Things to Do in Kenya
Located just south of the city, Nairobi National Park is Kenya’s first game reserve and the only protected area in the world that sits so close to a nation’s capital. Visitors to the vast wildlife park are likely to spot black rhinos, lions, giraffe, and zebra, as well as some 400 bird species.
During the last years of the sixteenth century, the Portuguese constructed a massive fort to protect the port of Mombasa. Designed by Giovanni Battista Cairati, Fort Jesus is one of the best preserved examples of Portuguese military architecture from the era, as well as a UNESCO World Heritage site.
Today, Mombasa’s most visited attraction houses the Fort Jesus Museum. The collection includes archaeological finds not only from Fort Jesus, but from nearby sites as well. Highlights include a collection of ceramics from the Kenyan coast and what’s left of the San Antonio de Tanna, a Portuguese gunner that sank not far from the fort in the late seventeenth century.
Though forming one contiguous stretch of land, Tsavo is split into two entities either side of the main Nairobi-Mombasa road. Tsavo East National Park is the larger of the two, and is famed for its huge numbers of elephants that gather at the Galana River and wander across the plains. You may also spot lions, leopards, rhinos and buffaloes to complete the “Big Five” of game-spotting, and the park is a haven for a huge range of bird species.
Tsavo West extends southwards to the Tanzanian border, and includes the beautiful Mzima Springs. Here you can watch hippos, Nile crocodiles and fish swim by in a submerged viewing tank. There are also great opportunities for rock climbing, hiking and cave exploration.
Made up of the lake itself and the rocky caves and bushy grassland that surrounds it, Lake Nakuru National Park especially draws visitors looking to see pink flamingos, as there may be as many as 2 million lesser and great flamingos seen around the edges of the lake at a given time. The birds are drawn here by their favorite food, cyanophyta spirulina plantensis, a typeof blue-green algae that fills the lake.
In addition to the flamingos, more than 400 different bird species have been spotted in the park, which is on a migration route for many European birds. This is one national park where you definitely want a bird-watchers' guide in hand to identify all the feathered creatures and ensure the species you need for your life list are expected to be in residence when you visit. The park is also home to many water-loving animals such as hippos and waterbucks, and among other mammals found in the park, visitors who get lucky will also be able to spot lions, leopards, giraffes, hyenas, buffalo, baboons, monkeys and gazelles. In addition, once simply a bird sanctuary, the Lake Nakuru National Park has since become a national rhino sanctuary and is the best place in Kenya to see protected black and white rhinos.
Home to a towering crew of endangered Rothschild’s giraffes, Nairobi’s Giraffe Centre supports conservation work and educational programs across Kenya. Here, visitors can feed giraffes from a treetop platform, walk a nature trail to the Gogo River, and learn about wildlife conservation at the on-site nature center.
With its exhilarating slides, games, rides, and pools, Wild Waters blends the thrill of an amusement park with the refreshing cool of a water park, making it an ideal place to beat the scorching Kenyan sun. Plus, a food court, bar, and coffee shop ensure you stay hydrated.
A pioneering facility for the protection and rehabilitation of black rhinos and African elephants, the Sheldrick Wildlife Trust saves injured and orphaned animals from the wild and rehabilitates them for a return to their natural habitats. This nonprofit park was founded in 1977 and operates within Nairobi National Park.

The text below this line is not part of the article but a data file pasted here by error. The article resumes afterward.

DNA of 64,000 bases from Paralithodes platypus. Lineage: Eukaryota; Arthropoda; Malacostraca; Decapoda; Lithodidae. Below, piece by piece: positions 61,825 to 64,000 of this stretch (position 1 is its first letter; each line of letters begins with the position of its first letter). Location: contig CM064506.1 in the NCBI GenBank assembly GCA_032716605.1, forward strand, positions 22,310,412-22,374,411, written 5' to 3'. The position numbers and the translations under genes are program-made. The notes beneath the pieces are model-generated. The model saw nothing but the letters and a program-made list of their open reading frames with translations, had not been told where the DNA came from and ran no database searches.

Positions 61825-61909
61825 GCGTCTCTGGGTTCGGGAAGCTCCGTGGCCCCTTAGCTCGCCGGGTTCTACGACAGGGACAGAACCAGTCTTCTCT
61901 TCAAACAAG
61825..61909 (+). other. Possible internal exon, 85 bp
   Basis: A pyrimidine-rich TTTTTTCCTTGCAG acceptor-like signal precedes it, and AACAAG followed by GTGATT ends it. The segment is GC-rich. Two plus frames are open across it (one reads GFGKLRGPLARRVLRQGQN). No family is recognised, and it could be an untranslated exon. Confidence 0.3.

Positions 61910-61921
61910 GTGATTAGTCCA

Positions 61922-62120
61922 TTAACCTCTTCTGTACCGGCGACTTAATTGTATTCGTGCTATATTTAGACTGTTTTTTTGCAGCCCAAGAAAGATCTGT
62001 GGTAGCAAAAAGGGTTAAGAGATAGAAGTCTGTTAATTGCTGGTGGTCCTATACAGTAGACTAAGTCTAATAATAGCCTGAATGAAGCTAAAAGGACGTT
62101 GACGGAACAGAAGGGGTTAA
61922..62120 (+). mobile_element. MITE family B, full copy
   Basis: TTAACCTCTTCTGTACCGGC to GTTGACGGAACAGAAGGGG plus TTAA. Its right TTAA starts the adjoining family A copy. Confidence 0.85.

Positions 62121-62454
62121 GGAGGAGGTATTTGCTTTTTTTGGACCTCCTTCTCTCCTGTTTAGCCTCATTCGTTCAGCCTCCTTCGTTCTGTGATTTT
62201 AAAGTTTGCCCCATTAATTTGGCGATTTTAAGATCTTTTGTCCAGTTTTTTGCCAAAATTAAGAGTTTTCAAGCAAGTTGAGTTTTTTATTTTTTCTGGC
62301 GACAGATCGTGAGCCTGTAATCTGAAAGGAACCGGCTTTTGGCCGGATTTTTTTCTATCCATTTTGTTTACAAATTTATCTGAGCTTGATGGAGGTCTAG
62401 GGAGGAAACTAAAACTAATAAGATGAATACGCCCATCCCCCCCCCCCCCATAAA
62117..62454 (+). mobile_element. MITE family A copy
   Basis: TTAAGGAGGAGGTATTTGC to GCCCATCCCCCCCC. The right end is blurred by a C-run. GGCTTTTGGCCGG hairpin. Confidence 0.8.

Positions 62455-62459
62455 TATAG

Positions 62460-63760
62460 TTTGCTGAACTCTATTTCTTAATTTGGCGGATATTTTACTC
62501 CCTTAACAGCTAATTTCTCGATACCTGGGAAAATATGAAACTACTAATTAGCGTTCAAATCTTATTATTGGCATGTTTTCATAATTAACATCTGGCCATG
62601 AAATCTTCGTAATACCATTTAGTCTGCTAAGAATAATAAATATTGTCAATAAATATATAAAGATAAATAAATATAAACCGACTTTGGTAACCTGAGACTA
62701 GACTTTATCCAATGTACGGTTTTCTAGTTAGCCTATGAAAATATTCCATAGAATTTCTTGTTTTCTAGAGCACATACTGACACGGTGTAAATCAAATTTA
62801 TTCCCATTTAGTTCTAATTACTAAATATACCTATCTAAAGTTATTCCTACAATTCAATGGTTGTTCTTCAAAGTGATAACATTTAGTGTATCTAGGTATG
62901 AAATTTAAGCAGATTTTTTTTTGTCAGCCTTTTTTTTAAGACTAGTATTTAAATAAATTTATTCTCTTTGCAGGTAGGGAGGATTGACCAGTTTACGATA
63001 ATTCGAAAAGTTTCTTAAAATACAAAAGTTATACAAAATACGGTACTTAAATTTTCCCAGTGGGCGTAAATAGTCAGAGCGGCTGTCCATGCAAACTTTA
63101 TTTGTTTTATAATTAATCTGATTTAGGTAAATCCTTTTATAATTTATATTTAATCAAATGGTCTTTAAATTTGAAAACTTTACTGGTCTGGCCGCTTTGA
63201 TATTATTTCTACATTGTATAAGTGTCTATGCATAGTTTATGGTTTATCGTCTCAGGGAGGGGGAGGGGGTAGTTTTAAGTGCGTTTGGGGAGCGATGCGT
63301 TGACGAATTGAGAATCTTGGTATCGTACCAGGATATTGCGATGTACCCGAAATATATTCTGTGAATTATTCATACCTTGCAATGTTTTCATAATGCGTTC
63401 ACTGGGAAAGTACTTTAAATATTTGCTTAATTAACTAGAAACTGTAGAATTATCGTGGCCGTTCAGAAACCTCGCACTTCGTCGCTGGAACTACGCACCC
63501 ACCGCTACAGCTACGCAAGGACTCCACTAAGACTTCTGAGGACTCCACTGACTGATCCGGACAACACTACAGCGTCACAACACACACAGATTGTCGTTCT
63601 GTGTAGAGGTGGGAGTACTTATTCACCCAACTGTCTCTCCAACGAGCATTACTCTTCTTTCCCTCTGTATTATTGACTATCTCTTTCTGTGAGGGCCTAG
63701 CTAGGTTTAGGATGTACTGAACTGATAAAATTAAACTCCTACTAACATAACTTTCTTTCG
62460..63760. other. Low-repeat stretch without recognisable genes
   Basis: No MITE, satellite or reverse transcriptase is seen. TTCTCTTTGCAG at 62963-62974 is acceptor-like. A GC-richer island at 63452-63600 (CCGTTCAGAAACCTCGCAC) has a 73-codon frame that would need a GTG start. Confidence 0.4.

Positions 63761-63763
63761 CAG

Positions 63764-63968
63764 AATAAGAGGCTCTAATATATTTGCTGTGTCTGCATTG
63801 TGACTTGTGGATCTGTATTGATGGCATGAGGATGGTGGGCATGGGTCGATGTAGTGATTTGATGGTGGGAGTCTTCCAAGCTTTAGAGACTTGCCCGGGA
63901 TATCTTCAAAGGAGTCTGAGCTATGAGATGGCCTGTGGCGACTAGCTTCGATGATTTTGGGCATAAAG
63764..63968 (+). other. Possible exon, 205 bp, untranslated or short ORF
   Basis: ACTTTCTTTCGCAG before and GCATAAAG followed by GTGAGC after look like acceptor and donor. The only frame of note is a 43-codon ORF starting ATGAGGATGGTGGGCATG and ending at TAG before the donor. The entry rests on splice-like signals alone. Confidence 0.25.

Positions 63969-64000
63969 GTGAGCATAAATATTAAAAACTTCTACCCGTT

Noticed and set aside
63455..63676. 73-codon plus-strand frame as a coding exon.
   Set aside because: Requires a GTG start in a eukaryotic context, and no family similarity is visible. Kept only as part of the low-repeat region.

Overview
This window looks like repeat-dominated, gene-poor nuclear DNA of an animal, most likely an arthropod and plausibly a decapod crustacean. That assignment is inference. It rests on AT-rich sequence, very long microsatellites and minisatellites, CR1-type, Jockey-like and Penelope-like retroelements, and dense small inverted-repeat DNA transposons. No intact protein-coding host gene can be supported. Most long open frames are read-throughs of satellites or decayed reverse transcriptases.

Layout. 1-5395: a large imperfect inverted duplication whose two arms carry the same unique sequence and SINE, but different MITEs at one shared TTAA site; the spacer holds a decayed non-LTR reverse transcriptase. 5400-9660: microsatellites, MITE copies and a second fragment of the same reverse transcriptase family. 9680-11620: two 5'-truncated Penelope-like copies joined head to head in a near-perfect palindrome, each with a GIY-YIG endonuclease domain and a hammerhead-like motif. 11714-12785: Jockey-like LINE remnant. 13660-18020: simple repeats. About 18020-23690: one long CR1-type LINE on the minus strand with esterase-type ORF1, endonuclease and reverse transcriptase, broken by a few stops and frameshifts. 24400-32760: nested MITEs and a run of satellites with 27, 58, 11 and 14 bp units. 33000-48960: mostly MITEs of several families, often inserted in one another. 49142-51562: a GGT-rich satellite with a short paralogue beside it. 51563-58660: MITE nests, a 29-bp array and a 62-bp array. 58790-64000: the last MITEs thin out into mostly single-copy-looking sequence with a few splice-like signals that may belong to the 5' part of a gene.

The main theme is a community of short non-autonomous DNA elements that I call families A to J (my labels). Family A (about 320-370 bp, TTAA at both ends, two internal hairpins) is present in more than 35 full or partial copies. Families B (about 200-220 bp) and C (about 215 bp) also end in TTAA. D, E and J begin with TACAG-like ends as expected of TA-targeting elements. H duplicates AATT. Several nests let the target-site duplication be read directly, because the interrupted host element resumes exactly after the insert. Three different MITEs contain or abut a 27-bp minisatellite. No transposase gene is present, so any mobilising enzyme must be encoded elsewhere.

Known for its rich wildlife, Lake Naivasha is a nature lover’s paradise not far from the Kenyan capital. Situated at around 6,181 feet (1,884 meters) high in the Rift Valley ridge, the lake is home to hippos, exotic birds, and wetland flora, while its fresh water draws all manner of grazers, including zebras, giraffes, and buffalo.
The Rift Valley provides some of Kenya’s most dramatic scenery, with sheer cliffs, algae-rich lakes and desert expanses dotted here and there with fertile farming land. Apart from famous flamingo hotspot Lake Nakuru National Park, there are a number of nature reserves, including Hell’s Gate National Park. The natural hot geysers and steam vents here are a reminder of the geothermal activity which carved out the valley. Not only does this park have some of the most amazing landscape in the Rift Valley, you can (unlike most nature reserves) tour it without a guide.
Nearby Lake Naivasha has two impressive wildlife sanctuaries, one in a scenic volcanic crater lake setting. And as an alternative to Nakuru, consider Lake Bogoria, which also attracts thousands of flamingos.
Bomas of Kenya is a cultural center situated around 10 kilometers from Nairobi city, right near the main entrance to Nairobi National Park. Through art, crafts, music, dance, and architecture, it serves to preserve Kenyan culture, with artists performing traditional dances and songs from the country's major ethnic groups.
The center features replicas of traditional villages, which were built according to the same principles and techniques used by local tribes. The site is also home to one of the largest auditoriums in Africa, seating 3500 people. It is here that you can watch a selection of more than 30 traditional dances from the different ethnic groups in Kenya, including impressive performances from the Samburu and Masai warriors. Visitors can also sample a range of traditional African foods at the on site Utamaduni restaurant.
Bomas of Kenya is best enjoyed as part of a Nairobi sightseeing day tour. These take in the best attractions of the city and its surrounds, including the famous Sheldrick Elephant Orphanage, the Nairobi National Park, the Giraffe Center, and the Karen Blixen Museum.
More Things to Do in Kenya
The inspiration for animators of Disney’sThe Lion King, Hell’s Gate National Park covers roughly 26 square miles (68.25 square kilometers). Named for a gap in the red-tinged cliffs carved by the flowing waters of a prehistoric lake, it’s the only park in East Africa in which you can get out of your safari vehicle and hike freely.
The Danish author ofOut of Africa lived in a coffee plantation farmhouse at the edge of Kenya’s beautiful Ngong Hills, where a small museum now celebrates her life and work. Since much of the original furniture has been preserved, it’s a fascinating glimpse into a colonial-era home and an interesting stop even if you haven’t read Blixen’s books.
Aberdare National Park is in a cloud forest in some of the higher areas of Kenya's central highlands marked by deep ravines and forested mountain slopes. Because of its altitude -- mostly above 10,000 feet -- it's often shrouded in mist.